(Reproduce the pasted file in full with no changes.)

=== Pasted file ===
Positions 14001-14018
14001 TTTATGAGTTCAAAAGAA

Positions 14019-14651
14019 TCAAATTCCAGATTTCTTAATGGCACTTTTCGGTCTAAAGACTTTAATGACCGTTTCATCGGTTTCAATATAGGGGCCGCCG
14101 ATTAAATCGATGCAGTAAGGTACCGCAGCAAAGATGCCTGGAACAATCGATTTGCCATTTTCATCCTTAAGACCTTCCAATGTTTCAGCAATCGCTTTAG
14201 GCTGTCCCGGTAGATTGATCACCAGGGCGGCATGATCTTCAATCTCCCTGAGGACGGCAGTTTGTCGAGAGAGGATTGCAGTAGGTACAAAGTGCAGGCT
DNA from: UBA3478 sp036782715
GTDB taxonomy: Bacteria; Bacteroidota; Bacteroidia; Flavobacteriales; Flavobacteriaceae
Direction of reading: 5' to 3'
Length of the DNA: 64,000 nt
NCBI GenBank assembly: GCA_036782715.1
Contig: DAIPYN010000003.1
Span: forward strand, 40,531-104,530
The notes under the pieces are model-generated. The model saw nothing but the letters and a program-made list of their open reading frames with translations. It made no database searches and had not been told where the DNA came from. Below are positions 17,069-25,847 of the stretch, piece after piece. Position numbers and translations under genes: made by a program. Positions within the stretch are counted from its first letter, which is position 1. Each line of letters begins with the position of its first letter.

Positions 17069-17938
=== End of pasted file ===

Positions 14001-14018
14001 TTTATGAGTTCAAAAGAA

Positions 14019-14651
14019 TCAAATTCCAGATTTCTTAATGGCACTTTTCGGTCTAAAGACTTTAATGACCGTTTCATCGGTTTCAATATAGGGGCCGCCG
14101 ATTAAATCGATGCAGTAAGGTACCGCAGCAAAGATGCCTGGAACAATCGATTTGCCATTTTCATCCTTAAGACCTTCCAATGTTTCAGCAATCGCTTTAG
14201 GCTGTCCCGGTAGATTGATCACCAGGGCGGCATGATCTTCAATCTCCCTGAGGACGGCAGTTTGTCGAGAGAGGATTGCAGTAGGTACAAAGTGCAGGCT
DNA from: UBA3478 sp036782715
GTDB taxonomy: Bacteria; Bacteroidota; Bacteroidia; Flavobacteriales; Flavobacteriaceae
Direction of reading: 5' to 3'
Length of the DNA: 64,000 nt
NCBI GenBank assembly: GCA_036782715.1
Contig: DAIPYN010000003.1
Span: forward strand, 40,531-104,530
The notes under the pieces are model-generated. The model saw nothing but the letters and a program-made list of their open reading frames with translations. It made no database searches and had not been told where the DNA came from. Below are positions 17,069-25,847 of the stretch, piece after piece. Position numbers and translations under genes: made by a program. Positions within the stretch are counted from its first letter, which is position 1. Each line of letters begins with the position of its first letter.

Positions 17069-17938